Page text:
The All Blacks like to play an up-tempo game but don't always have the conditions to press, harry and generally send their opponents way out of their comfort zone.
Next Saturday, they will.
The beauty of the Dunedin glasshouse is that weather never plays a part. Providing the pitch is up to standard, and it has been since the stadium came into operation during the 2011 World Cup, conditions are always perfect.
It has led to some classic matches, the most recent the 32-30 heart-stopper between the Highlanders and Crusaders which went the visitors' way, the result in doubt until after the final siren.
Super Rugby teams seem to shed their inhibitions under the roof — the Crusaders entered into the spirit by ditching their conservative game plan — and the same applies to test matches, where defence traditionally rules.
The average number of test points scored at Forsyth Barr Stadium is 53. The All Blacks have played two tests there — against South Africa in 2012 when they won 21-11 in a match notable for Dean Greyling's attack on Richie McCaw, and against Australia last year, a thrilling Bledisloe Cup encounter won 41-33 by Steve Hansen's men.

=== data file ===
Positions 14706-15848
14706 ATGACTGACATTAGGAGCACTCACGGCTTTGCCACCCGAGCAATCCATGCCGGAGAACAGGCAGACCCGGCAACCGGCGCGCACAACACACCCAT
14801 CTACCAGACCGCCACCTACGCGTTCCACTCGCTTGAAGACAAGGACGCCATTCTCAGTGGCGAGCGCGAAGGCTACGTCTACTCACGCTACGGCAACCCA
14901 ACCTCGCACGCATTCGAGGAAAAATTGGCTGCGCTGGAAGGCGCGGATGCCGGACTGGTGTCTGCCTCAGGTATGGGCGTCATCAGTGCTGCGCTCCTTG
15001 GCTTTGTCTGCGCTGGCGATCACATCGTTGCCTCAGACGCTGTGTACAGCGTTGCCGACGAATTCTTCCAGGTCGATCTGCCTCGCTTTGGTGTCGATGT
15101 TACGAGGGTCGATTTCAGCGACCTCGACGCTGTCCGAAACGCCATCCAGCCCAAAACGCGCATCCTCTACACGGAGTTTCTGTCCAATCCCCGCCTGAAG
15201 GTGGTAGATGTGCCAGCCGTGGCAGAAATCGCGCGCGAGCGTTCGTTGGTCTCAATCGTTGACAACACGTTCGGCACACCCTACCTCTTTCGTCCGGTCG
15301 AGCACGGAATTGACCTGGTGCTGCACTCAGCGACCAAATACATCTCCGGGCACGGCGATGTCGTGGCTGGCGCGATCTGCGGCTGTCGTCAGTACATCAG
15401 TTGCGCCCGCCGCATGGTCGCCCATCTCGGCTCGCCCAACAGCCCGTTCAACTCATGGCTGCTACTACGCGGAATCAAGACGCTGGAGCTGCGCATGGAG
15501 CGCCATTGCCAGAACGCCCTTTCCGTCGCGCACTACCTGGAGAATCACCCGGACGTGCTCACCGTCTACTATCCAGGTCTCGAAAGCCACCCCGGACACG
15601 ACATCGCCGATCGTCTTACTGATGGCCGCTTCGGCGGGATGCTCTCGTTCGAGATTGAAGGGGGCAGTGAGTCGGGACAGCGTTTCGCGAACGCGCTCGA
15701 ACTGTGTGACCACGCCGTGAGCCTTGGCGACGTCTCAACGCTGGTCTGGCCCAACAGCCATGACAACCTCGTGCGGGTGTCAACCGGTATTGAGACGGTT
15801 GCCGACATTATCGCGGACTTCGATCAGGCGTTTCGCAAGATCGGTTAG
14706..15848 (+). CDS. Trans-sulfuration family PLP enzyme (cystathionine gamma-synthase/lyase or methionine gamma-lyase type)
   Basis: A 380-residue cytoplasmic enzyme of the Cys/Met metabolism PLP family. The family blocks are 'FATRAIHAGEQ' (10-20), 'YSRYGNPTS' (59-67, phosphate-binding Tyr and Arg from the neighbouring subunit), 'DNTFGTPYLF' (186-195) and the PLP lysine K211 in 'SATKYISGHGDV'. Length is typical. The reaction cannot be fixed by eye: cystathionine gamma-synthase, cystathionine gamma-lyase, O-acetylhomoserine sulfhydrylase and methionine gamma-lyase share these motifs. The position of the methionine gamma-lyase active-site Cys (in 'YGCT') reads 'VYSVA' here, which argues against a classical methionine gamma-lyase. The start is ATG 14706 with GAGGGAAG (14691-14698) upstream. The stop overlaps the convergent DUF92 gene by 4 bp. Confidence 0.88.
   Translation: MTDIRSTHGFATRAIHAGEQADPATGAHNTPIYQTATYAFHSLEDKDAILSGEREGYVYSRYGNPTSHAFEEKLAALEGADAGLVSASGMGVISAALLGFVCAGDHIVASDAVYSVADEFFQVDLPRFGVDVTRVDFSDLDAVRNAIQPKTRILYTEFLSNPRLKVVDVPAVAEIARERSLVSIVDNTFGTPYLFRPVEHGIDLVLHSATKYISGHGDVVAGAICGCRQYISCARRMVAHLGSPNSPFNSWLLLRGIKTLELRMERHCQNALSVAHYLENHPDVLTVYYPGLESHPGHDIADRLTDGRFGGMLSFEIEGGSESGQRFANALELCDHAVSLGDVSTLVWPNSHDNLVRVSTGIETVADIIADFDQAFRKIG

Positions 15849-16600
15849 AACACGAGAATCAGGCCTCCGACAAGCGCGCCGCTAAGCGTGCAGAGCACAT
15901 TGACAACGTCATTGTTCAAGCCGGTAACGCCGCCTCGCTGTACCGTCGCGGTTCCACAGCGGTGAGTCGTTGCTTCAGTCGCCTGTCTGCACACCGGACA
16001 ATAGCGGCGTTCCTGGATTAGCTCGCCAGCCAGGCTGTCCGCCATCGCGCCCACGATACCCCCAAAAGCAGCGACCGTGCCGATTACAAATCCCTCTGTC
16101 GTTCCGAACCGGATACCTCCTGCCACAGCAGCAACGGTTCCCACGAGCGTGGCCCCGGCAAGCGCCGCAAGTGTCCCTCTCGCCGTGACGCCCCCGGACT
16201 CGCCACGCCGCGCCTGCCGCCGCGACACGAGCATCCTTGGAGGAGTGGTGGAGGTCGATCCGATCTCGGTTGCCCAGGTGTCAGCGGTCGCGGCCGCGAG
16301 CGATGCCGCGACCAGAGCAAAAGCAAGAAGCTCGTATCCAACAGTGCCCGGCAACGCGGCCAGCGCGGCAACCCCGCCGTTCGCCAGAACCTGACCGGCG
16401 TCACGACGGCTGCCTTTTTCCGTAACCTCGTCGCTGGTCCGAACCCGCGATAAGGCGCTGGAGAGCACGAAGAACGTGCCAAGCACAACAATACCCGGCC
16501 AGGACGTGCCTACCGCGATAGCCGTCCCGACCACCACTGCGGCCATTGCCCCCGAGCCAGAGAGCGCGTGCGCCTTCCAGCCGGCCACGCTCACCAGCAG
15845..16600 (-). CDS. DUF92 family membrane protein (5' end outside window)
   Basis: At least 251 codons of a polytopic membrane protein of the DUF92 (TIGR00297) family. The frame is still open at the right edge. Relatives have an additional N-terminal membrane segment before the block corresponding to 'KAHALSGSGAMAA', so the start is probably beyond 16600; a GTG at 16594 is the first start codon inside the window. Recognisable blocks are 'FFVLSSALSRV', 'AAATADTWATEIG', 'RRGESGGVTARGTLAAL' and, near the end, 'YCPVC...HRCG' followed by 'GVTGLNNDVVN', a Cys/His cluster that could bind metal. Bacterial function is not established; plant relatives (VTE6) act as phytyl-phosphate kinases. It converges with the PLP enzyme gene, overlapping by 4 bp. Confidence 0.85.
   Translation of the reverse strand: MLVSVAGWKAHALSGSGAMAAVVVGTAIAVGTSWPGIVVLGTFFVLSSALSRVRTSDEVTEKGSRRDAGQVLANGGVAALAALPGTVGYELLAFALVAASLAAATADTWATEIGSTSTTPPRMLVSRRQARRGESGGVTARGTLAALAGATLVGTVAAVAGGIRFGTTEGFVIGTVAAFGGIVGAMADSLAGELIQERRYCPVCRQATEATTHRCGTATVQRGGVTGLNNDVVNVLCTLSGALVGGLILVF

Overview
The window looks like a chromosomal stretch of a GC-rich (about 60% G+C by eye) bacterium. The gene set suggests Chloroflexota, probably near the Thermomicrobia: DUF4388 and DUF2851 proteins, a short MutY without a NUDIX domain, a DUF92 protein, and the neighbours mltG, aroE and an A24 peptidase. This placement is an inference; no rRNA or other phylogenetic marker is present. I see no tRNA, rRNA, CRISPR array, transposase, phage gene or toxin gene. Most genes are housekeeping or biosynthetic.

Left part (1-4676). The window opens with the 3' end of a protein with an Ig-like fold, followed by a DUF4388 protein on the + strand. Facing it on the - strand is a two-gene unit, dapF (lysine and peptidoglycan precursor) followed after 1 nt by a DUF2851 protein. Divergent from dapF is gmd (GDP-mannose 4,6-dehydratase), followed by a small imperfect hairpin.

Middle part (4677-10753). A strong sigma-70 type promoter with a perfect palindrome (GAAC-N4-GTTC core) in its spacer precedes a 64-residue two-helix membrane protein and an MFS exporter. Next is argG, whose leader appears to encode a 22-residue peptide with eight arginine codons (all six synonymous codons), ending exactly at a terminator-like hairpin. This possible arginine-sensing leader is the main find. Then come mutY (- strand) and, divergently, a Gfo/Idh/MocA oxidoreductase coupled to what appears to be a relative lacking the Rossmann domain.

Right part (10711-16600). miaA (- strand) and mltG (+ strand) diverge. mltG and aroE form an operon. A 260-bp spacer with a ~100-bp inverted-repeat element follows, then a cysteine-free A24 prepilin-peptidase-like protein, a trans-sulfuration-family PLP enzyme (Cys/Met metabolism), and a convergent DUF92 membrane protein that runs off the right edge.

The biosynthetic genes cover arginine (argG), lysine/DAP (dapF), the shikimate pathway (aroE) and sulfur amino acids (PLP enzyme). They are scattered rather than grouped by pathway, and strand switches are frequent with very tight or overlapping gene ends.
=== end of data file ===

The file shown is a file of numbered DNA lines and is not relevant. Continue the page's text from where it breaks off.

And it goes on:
For Aaron Smith, the All Blacks and Highlanders halfback, the guaranteed dry track is likely a godsend. If the All Blacks like to feel the burn, he is their firestarter.
And Smith said it was always possible to play at a higher speed.
"It's a place where we should be aiming," he said. "It's not always achievable. Certain conditions can help that — if it's a good, dry pitch.
"We always try to play at a high tempo and a lot of that comes down to the ball we're getting — the small things, the set piece, the first few phases.
"For me, I guess I have the simple job. I pretty much run as fast as I can to everything. It's sort of that controlled fury, as I like to call it. Be as fast as I can but still be in sync and know where everyone is. That's a big part of our game."